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Geshe Potowa’s Soliloquy Session Three: Now Is the Time to Practice and How We Avoid It

2016.02.18i
18 February, 2016 -The Pavilion, Bodh Gaya, India
Recapitulating the essential message of the previous days, the Gyalwang Karmapa began his talk emphasizing the importance of recalling impermanence and death. Doing so, he said, allows us not to be attached to the things of this life and mired in thoughts about it. He then continued reading from Potowa’s text:

    You do not know when you will die, so resolve not to procrastinate about practicing the Dharma. Nothing else will help at the time of death, so be determined that you will not have attachment for anything.

To illustrate what this might feel like, Potowa gives the example of a person being led to their execution. If along the way stunning jewels and gold were spread out before them, what interest would they have? We alone will face death, and knowing this, we should not be Read the rest of this article

Geshe Potowa’s Soliloquy Session Two: Death is certain, so resolve to practice the Dharma.

2016.02.17
17 February, 2016 -Monlam Pavillion, Bodhgaya
The tradition of the Dagpo Kagyu is the confluence of two great streams: the practice of Mahamudra from Milarepa and the Six Yogas of Naropa, and the mind training tradition received from Jowo Atisha and transmitted through the Kadampa masters. Both streams were united in Lord Gampopa. Mind training is the necessary foundation for the practice of Mahamudra, the Karmapa explained, which is why he chose to teach from the Kadampa masters as much as possible during the main Monlam. This year’s text—also called The Long Soliloquy of Mind Training—was too long to be taught in one year, so he would continue the teaching at next year’s Monlam.

Geshe Potowa Rinchen Sal spent seven years serving Dromtönpa, the principal student of Atisha and founder of the Kadampa tradition, and received the oral Read the rest of this article

Geshe Potowa’s Soliloquy Session One: The Art of Listening to the Dharma

2016.02.16i
16 February, 2016 -Monlam Pavillion, Bodhgaya
On the first day of the 33rd Kagyu Monlam, a long queue of white-clothed lay people led by lamas and rinpoches sponsored the mandala offering – heaps of red coral proffered on a burnished gold mandala plate. The assembly of monks in gold and maroon at the front, with rows of lay people in white at the back turned the entire Pavilion into an artistic design; more significantly, it also revived the tradition of white cotton, symbolic of purity for Hindu pilgrims in India. Uniformity in the assembly reminded everyone we were there for one purpose: to listen to the dharma.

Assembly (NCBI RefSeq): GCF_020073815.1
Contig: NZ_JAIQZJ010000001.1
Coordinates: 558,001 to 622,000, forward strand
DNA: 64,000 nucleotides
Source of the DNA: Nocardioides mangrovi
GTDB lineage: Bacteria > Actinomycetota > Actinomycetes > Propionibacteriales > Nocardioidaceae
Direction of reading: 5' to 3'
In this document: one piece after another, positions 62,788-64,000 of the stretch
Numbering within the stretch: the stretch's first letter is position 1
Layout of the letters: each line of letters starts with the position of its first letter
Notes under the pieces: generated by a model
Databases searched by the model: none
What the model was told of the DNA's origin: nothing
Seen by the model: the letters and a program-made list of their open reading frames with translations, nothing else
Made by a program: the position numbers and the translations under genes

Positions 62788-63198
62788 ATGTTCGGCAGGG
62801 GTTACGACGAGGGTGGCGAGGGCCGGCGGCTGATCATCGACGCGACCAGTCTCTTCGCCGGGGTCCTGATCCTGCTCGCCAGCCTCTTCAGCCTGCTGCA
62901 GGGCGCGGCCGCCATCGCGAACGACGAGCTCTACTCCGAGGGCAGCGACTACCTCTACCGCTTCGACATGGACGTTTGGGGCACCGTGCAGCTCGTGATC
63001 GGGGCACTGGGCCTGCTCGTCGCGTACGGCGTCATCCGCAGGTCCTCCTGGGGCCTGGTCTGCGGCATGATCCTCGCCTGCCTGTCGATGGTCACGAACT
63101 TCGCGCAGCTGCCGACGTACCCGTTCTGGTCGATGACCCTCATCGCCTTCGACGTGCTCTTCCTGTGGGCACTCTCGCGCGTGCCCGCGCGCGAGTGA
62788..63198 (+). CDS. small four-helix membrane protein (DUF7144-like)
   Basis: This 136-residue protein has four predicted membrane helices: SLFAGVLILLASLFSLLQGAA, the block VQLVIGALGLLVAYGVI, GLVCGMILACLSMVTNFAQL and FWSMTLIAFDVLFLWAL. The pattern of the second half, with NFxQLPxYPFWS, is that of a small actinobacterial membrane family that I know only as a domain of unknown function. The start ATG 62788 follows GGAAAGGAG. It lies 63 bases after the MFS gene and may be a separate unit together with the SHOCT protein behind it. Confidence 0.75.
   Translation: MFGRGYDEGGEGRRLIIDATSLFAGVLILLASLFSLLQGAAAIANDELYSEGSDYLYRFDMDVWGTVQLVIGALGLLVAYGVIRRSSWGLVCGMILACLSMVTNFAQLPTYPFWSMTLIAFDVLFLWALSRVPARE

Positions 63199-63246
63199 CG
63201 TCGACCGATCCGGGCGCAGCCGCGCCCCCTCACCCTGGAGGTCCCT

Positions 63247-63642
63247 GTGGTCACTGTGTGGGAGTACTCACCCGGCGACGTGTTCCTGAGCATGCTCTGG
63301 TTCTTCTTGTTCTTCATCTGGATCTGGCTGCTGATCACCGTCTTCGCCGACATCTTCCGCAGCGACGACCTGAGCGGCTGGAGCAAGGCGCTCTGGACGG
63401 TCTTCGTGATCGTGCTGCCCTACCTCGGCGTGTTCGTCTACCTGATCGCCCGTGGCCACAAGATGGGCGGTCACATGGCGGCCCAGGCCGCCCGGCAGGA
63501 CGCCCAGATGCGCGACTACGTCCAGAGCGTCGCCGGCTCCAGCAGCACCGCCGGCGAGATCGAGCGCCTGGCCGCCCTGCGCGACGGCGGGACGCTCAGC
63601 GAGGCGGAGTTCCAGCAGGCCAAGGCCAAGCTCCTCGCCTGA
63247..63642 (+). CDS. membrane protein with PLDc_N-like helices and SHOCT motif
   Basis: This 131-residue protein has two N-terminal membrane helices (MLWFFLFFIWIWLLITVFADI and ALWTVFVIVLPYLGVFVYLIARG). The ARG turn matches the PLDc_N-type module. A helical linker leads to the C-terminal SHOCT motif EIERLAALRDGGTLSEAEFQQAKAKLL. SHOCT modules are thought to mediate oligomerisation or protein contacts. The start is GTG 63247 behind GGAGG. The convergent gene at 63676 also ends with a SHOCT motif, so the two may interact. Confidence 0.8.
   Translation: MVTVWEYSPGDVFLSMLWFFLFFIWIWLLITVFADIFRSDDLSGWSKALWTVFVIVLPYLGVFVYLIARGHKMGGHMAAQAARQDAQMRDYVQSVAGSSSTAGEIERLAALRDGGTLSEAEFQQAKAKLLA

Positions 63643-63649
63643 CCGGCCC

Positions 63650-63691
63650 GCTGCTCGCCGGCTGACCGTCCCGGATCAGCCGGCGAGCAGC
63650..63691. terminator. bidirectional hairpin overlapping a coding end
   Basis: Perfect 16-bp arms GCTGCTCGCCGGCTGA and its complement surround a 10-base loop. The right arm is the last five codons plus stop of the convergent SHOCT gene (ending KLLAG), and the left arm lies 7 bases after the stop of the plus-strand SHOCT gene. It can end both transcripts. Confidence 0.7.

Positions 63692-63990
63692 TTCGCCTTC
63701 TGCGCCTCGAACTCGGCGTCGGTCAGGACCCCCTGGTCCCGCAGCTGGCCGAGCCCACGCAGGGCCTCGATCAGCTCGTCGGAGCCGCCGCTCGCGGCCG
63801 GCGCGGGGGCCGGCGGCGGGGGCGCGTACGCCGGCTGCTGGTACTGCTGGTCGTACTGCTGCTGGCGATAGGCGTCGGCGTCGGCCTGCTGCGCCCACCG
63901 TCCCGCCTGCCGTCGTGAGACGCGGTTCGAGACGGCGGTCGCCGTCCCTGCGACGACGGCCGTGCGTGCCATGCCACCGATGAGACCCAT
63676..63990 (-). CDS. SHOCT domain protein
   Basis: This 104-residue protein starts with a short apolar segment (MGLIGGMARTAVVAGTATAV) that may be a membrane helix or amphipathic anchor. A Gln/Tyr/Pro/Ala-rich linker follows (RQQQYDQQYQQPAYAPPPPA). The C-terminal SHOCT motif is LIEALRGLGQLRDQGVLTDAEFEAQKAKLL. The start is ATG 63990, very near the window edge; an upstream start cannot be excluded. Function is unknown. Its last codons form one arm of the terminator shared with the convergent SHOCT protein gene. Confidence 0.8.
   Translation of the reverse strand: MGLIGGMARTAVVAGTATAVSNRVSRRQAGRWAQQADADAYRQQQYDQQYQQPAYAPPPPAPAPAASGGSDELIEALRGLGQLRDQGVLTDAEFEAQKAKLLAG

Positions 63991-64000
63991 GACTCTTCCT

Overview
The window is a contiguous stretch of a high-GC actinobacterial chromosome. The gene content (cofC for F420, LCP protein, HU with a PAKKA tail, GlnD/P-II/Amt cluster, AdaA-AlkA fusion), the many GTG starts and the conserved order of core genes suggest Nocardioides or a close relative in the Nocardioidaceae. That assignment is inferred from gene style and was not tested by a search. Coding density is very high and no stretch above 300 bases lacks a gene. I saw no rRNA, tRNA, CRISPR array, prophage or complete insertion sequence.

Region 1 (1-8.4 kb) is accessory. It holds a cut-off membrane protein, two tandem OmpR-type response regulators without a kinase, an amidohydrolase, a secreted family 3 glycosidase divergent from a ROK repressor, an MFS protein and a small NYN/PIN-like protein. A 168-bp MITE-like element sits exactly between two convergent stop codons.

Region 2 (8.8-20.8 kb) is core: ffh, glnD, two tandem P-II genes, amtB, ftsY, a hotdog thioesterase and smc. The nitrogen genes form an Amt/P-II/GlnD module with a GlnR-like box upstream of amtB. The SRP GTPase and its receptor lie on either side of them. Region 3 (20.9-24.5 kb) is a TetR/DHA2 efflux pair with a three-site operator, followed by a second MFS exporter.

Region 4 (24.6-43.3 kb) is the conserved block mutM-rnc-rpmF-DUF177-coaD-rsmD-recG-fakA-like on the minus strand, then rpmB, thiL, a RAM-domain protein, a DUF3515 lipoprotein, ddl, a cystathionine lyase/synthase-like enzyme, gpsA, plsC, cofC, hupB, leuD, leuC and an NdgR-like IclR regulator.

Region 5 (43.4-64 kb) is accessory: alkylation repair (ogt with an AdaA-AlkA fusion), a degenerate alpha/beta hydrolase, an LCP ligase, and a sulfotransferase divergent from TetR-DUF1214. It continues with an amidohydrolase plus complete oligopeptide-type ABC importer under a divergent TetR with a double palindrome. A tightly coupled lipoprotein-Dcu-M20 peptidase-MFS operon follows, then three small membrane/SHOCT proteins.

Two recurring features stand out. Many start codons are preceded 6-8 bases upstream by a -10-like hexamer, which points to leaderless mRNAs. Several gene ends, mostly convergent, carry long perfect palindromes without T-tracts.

After welcoming their Eminences, Goshir Gyaltsap and Jamgon Kongtrul Rinpoche, Kagyu masters and sponsors, ordained and lay people the Karmapa began his teaching on one of 3 great forefathers of the Kadampa lineage. As well Read the rest of this article

The 33rd Monlam Begins in Bodhgaya: For the Sake of World Peace and the Happiness of All Sentient Beings

2016.02.16
16 February, 2016 -Monlam Pavilion
Before dawn, thousands of nuns, monks and laypeople filed through the security checks into the Monlam Pavillion for the first day of the 33rd International Kagyu Monlam. All those who walked along the road passed under a simple welcome gate. Made from cloth and plywood mounted on a wooden frame and painted in a pinkish sandstone colour, the gate is designed to be a fusion of temple traditions rather than one particular style. Below its lintel, multi-coloured prayer flags display the dhayani mantra of Akshobhya Buddha, which has the power to purify all those who pass beneath. A large sign declares “Welcome” in Tibetan.

While people were gathering in the pavillion, HE Jamgon Kongtrul Rinpoche visited the Mahabodhi Stupa in order to make offerings to the Golden Buddha on behalf of the Karmapa, to create Read the rest of this article

H.H. Gyalwang Karmapa Meets the Press

2016.02.15
15 February,2016 -Tergar Monastery, Bodh Gaya
The Tara Shrine Room was transformed into a conference room with a large chair for the Gyalwang Karmapa placed in front of the shrine and a table holding eight microphones, laid like flowers across the front. Facing him were rows of reporters, twenty in all, who had come to attend this joint press conference, covering both the ceremony commemorating the 16th Karmapa on February 14th, the day before, and the 33rd Kagyu Monlam which will begin on February 16th, the day after.

Changdzo Karma Chungyalpa gave the reporters some background information and read the important message from the Chief Minister of Sikkim, which underlined the close historical connection of the Karmapas with Sikkim.

The first question asked about the Karmapa’s activities in relation to the environment. He responded that Read the rest of this article